Which of the following statements would you say are true about (big) data privacy?

  • “I’ve got nothing to hide.”
  • Privacy policies apply to data, not users.
  • A single privacy policy will suffice for all your data.
  • Anonymized data keeps my personal identity private.
  • Privacy is dead.

The answer: None of them are true. Seriously.

About the data ecosystem

Before I set the record straight on the above statements, let’s take a brief look at the world of data through four layers: users, data, applications, and platforms. Understanding these layers will be useful as we talk about privacy policies in the next section.

Users. It’s a common best practice to segment users by audience, or more specifically, by how they’re going to use the data. Once these categories are identified, you can then establish privacy policies for each one.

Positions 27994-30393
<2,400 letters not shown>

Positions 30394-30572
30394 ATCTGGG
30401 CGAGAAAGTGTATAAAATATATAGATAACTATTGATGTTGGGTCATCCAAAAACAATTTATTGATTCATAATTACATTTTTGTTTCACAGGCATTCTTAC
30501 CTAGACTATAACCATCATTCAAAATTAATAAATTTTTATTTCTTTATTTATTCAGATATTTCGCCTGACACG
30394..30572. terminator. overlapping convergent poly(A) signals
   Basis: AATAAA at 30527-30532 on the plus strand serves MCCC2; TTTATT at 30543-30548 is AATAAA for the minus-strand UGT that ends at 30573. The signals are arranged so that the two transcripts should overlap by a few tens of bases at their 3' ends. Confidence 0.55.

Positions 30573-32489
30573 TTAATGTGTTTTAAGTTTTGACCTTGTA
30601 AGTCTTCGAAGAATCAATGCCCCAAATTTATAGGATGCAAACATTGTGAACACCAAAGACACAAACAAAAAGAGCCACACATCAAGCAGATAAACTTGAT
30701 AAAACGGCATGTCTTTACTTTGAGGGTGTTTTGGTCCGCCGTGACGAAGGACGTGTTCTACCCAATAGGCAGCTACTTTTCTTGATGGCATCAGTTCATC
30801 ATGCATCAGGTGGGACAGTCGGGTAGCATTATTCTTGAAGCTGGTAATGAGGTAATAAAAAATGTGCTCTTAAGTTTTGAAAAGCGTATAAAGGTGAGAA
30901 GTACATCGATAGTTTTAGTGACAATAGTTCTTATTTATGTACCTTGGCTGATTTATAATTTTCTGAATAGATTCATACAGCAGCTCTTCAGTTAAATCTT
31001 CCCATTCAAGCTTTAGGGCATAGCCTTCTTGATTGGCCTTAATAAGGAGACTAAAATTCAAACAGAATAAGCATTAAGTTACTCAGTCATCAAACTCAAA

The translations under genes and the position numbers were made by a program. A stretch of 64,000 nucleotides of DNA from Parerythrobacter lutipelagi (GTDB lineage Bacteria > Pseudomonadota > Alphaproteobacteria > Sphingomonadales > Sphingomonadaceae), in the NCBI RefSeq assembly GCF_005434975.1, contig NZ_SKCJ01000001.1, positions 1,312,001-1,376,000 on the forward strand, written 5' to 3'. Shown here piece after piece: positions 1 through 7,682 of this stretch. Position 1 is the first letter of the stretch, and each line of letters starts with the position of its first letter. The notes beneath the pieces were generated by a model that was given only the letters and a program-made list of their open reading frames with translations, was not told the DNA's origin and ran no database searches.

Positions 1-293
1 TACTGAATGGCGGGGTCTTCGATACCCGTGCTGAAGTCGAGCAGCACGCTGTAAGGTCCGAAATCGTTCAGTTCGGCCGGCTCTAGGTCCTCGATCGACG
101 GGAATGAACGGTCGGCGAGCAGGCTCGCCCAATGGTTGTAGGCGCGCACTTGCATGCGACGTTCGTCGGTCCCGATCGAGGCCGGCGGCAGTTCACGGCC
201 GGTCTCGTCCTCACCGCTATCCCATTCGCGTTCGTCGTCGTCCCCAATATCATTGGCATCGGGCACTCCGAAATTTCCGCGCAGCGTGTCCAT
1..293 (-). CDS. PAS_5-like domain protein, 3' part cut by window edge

Here’s some sample user categories: standard report users, ad hoc query users, remote partners/suppliers, power users, business executives, statisticians/data scientists, executives and the board of directors, and HR.

In your own companies, you will want to create user segments that fit your structure and culture.

Data. Now let’s look at the data layer. Data classification is a great exercise because it begins to force the conversation that there are different “types” of data and that data is not “one size fits all.” This type of exercise also makes it easier to assign ownership to data. Sample types of data include: transactional, master, metadata, controlled, reference, reporting, analytical, open, cross-functional, historical, department-specific, and process-specific.  

Another way to classify data is by first-, second-, and third-party: